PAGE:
An exhibit of paintings by Amanda Greive entitled “Buried Fable” will be on display March 14 through April 1 in the James S. Murray Gallery of Lincoln Land Community College.
The public is invited to an Artist’s Reception March 17 at 5:30 p.m. Her works may also be viewed Monday through Friday from 8 a.m. to 4 p.m. in the gallery located on the second floor of Menard Hall.
Ms. Greive, an LLCC alumna who resides in Palmer, holds a B.A. in visual arts from the University of Illinois-Springfield and is pursuing graduate studies. Before discovering her passion for painting in an LLCC art class, she earned a master’s degree in public health and bachelor’s degree in biology.
She has exhibited her works in various Springfield-area venues, as well as in Peoria, St. Louis, Louisville, Ky. and Rome, Ga.
My paintings share a connection with my past and with people with whom I’ve crossed paths. Portraying these relationships and situations symbolically through the interplay of objects in still lives or through figural work has been a priority in my artwork. I have found that traditional representation has, thus far, best suited me in my exploration of this topic, and my imagery references both classical and contemporary symbolism and iconography. While my paintings are singular to my own experiences, it is my hope that they also have a universality to them, wherein the viewer is able to relate his or her own relationships to the portrayals, making the act of viewing the painting an experience in its own right.
Thus far, my paintings have served as a personal means of documentation--in a sense, I’m creating a pictorial representation of my “story.” I also look to comment on the contradiction between creating realistic imagery and portraying emotional rawness, as well as the uncompromised truth in the imagery versus the symbolic ambiguity. In my recent artwork, Grimm’s fairy tales has provided a foundation for addressing these concepts.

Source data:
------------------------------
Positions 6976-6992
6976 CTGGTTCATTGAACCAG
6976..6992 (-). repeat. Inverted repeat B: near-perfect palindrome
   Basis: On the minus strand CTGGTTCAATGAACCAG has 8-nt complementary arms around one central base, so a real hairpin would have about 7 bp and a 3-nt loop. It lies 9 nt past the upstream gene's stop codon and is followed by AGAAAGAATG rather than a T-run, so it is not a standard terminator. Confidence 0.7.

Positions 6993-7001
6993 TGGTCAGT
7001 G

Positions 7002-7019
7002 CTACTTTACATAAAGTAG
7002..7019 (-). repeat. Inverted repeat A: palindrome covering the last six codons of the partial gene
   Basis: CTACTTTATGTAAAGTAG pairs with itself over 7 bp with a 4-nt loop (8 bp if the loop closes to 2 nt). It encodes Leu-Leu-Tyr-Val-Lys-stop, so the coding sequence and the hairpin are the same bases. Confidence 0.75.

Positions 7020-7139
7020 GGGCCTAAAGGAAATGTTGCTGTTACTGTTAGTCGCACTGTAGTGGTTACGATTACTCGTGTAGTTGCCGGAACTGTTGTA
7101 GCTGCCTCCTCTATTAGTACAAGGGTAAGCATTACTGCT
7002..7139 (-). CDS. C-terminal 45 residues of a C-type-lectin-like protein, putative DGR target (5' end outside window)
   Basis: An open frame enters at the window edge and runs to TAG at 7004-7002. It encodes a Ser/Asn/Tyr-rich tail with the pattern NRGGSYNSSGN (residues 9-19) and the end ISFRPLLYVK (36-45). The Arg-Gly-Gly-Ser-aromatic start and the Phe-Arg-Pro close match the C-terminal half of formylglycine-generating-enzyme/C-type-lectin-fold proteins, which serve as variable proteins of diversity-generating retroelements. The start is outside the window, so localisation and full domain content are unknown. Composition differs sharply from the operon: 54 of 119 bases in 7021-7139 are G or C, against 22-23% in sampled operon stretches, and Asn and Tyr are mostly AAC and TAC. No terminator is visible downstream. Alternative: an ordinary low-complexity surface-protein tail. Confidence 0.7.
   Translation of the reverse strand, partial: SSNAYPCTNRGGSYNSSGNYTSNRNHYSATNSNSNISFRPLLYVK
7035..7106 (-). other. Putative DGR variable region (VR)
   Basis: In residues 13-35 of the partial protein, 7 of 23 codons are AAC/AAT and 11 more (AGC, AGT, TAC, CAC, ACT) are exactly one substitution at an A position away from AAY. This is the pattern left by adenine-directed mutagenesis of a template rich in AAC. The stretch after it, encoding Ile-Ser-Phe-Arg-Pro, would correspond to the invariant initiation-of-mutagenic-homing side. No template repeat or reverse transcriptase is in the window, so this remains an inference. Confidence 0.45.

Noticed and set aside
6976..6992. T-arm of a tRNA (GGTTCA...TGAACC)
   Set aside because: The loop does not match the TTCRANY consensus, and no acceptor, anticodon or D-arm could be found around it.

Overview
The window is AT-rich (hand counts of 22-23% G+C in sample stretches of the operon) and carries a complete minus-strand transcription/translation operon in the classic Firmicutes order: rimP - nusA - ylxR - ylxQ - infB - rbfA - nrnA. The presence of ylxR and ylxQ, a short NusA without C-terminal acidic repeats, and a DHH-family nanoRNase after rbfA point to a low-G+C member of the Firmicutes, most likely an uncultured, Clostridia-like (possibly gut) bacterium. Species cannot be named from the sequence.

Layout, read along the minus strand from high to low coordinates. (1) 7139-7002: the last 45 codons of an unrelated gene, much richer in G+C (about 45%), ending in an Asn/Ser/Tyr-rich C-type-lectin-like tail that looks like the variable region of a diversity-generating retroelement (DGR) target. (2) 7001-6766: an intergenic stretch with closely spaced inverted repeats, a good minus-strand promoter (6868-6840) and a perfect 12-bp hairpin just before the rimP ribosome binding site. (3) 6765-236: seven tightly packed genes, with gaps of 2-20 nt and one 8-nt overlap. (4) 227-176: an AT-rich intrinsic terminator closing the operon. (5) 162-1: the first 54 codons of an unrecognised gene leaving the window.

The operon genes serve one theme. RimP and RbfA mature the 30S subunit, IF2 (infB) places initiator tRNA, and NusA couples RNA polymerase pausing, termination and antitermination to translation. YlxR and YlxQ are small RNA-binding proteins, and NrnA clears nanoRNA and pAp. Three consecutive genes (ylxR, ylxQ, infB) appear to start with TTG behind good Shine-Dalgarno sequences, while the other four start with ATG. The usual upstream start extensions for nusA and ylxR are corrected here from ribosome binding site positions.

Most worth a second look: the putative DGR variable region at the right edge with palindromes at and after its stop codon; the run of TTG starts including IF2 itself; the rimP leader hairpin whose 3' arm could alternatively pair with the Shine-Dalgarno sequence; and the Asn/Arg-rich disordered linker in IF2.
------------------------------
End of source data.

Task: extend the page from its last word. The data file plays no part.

I have always loved to read. When I was younger, I would often become so involved in a book that I would project the storyline onto my life. With this most recent body of work, I’ve deliberately tried to do just that. It was my intention with this series of paintings to create a connection between the literary works and my personal experiences. Themes of love lost or gained, injustice and revenge, perseverance in the face of adversity, or of just being in the right place at the right time are all present in the fairy tales. These themes are a common thread shared between the messages of each fairy tale and my own relationships and experiences, and, really, with all of our experiences, collectively. Even to the extent that the Grimm brothers’ stories were at first decidedly dark, even scary, and later revisions became tamer and friendlier, so is it the same with the way memories are often recalled. What was at first painful and raw becomes less so with time.
Specifically, one common theme that I frequently revisit in this series is that of love lost and truth’s revelation. One painting, “The Singing Bone,” founded upon the Grimm’s fairy tale of the same name, explores, in tandem, the story’s basis--the uncovering of the truth of a man’s death through a song played on a flute fashioned from a bone—and a personal experience of a failed relationship. For instance, the strawberry pinned to the wall simultaneously symbolizes the goriness of the character’s death in the fairy tale and the emotional trauma of divorce.
Through my artwork, I’ve attempted to explore human interaction on an intensely individual level primarily through the creation of still life and figural scenes that include objects that are personally symbolic. At the same time, it is my intention, in a number of my paintings, to reconcile these personal thoughts and reactions, either directly or indirectly, with the universality of Grimm’s fairy tales.